My Nana and Papa occasionally take my sister and I fishing. It's fun, but when I get a bite, I feel bad for jerking the hook through the fish's lip. However, as a writer I'll take all the bites I can get without a lick of guilt when I set the hook in my readers. At least, I really hope I set the hook in my readers! And that's what this blogfest is all about.

I want to know if my opening hooks you. You can answer with a simple yes or no, or you could answer any of the questions in the guidelines:
  • Does the character have a personality I can fall into easily? This includes any dialogue exchanged.
  • Is the world around them set up to compliment the character as they're introduced?
  • Are there secondary characters to assist with the hook?
  • Lastly, would I read more?

(502 words)
The Enclosure stood solitary and alone. Waving grass went on forever, broken only by the long road connecting the Enclosure to the rest of the world. A peaceful scene, but it left a nasty taste in my mouth.

"Rebbsie. Look." Tass’s voice broke through my concentration.

Her pointing finger indicated a delivery truck, the size of a small semi, puttering down the road. Most likely a food shipment. They were due for one.

My body reacted instantly, knowing the plan before I did. Ground flew under my feet as I ran. My legs stretched, the muscles pulling taut. It felt wonderful after squatting in the grass for so long. The wind felt cool and free against my skin. Strands of my dark hair flew in my face and I shook my head, trying to clear my field of vision. Without looking, I knew Tass was behind me just as, without me telling her, she knew what I was going to do. We were going to hitch a ride. And we couldn’t exactly ask for it.

The truck sped toward us. I could see the driver’s face, every detail down to the zit on his chin. He was nothing but another young hot shot who took the job to have a car. His eyes hooded, he bobbed his head to the music blaring from his speakers. He hadn’t noticed me yet, but when he did, it was going to be a problem. Might as well solve it sooner rather than later. I launched a wave at him, the pulse of it starting at the base of my skull. I couldn’t hide myself, I wasn't a senses Trol, but I could do the next best thing. [Check out that jogger. Man, she’s built. Must be from running around this huge ass field.] He peeled his eyes all the way open to stare at me. He was drooling too much to even notice Tass, the pig. My hand came up, fingers wiggling. With minds like his, it was easy to fit myself into a situation where I didn’t belong.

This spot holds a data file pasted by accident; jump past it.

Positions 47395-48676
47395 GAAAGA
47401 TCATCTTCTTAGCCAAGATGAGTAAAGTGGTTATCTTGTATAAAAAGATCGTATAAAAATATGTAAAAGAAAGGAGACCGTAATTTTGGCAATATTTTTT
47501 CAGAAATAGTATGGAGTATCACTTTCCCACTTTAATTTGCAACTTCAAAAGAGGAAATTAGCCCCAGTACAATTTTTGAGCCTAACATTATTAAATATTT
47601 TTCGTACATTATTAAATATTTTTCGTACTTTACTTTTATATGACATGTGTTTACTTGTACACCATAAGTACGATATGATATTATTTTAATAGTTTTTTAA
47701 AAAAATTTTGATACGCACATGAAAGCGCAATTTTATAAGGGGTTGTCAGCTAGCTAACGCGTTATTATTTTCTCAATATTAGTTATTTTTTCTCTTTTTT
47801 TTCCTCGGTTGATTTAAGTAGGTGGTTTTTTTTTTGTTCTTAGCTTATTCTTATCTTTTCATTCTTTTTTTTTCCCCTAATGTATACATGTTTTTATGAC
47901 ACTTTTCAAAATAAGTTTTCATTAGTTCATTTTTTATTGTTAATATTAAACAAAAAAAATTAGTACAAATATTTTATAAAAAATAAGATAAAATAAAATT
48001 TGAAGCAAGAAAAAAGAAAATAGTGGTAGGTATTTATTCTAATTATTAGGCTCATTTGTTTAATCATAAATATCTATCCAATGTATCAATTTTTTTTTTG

The old engine revved, the vibrations pounding against my skin. Before the vehicle passed me and his face disappeared from sight, I caught his smile. Oh, how impressive he thought he was. I didn’t mind. He had done exactly what I wanted him to.

The surface under my feet turned hard and inflexible when I touched concrete. Breath rasped through my throat as I raced across the asphalt after the truck, waiting for my chance. It was all about timing. The vehicle slowed. Perhaps the driver thought that would help him locate me. I leaped, my trained legs propelling me beyond normal human heights.

My knees collided with the top of the metal container and I resisted the urge to curse, biting my lip. The landing was already too much noise. My neck swiveled, searching. Tass crouched beside me, her eyes shining from the adrenaline. We were so in sync, we jumped at the same time.
*Check out the other participants here.

Monday, February 06, 2012

Run! Run Like a Giant [Insert Your Scariest Nightmare Here] is After You!

It's that time again. What time? You don't know? Where have you been for the past two years? Under a rock? Well then, you need to hurry on over to Rachael Harrie's blog and sign up for the Fourth Writers' Platform Building Campaign! You have until the 15th, but you don't really want to wait that long, do you? I knew it!

What's it about? Um, ah... I think Rachael explains it best! And since this is such a short post, you have plenty of time to click on over and read all about it. So hurry, before it's too late!

Wednesday, February 01, 2012

NYR Update - 1 Month

February 1st. Already one month into the year. A twelfth of the time I have to fulfill my New Year's Resolutions gone, just like that. And because it was just like that, I realized I have to focus on my goals. I can't get distracted or 2012 will be over before I know it.

So, I decided that at the beginning of each month I will write up a report on how I did the previous month. I will not be grading my progress, only stating what I've been doing toward each respective goal. My hope is that this will keep me working by both serving as a reminder of what I want and making me accountable for my actions.
  1. I will have THINKING OF YOU ready for query. I imported the document to Scrivener and formatted it (mostly) to my liking. I went over my first chapter critiques and revised my first chapter. I noted some changes I need to make later in the novel.
  2. I will have two new first drafts. NA
  3. I will win National Poetry Writing Month (NaPoWriMo). NA
  4. I will submit at least two short stories to anthologies and/or contests. I made a small list of contests and places to submit. I came up with a basic idea for a story that I will be entering in one such contest.
  5. I will read at least one hundred books. I read nine books. Goodreads tells me that I'm right on track.
  6. I will post at least one vlog a month. I posted my vlog for January. I decided on the vlog idea for February.
  7. I will exercise. I ran twice, once for thirty minutes and once for twenty. I am also making a slight revision to this resolution to make it more specific. I have found this makes it easier to stay on course. I will exercise in some way once a week.
I tried another method to keep myself on track, as well. I made myself a list of goals for each day. It sort of worked, and I liked it. While it reminded me of what I had to do, I thought of it as a flexible outline, keeping away the stress. I still want to play with it, however. Perhaps I'll try a list per week, or a list per three days.

Tell me about your progress, whether it be on your WIP, your New Year's Resolutions, or other goals and projects you might have. What do you do to keep yourself focused?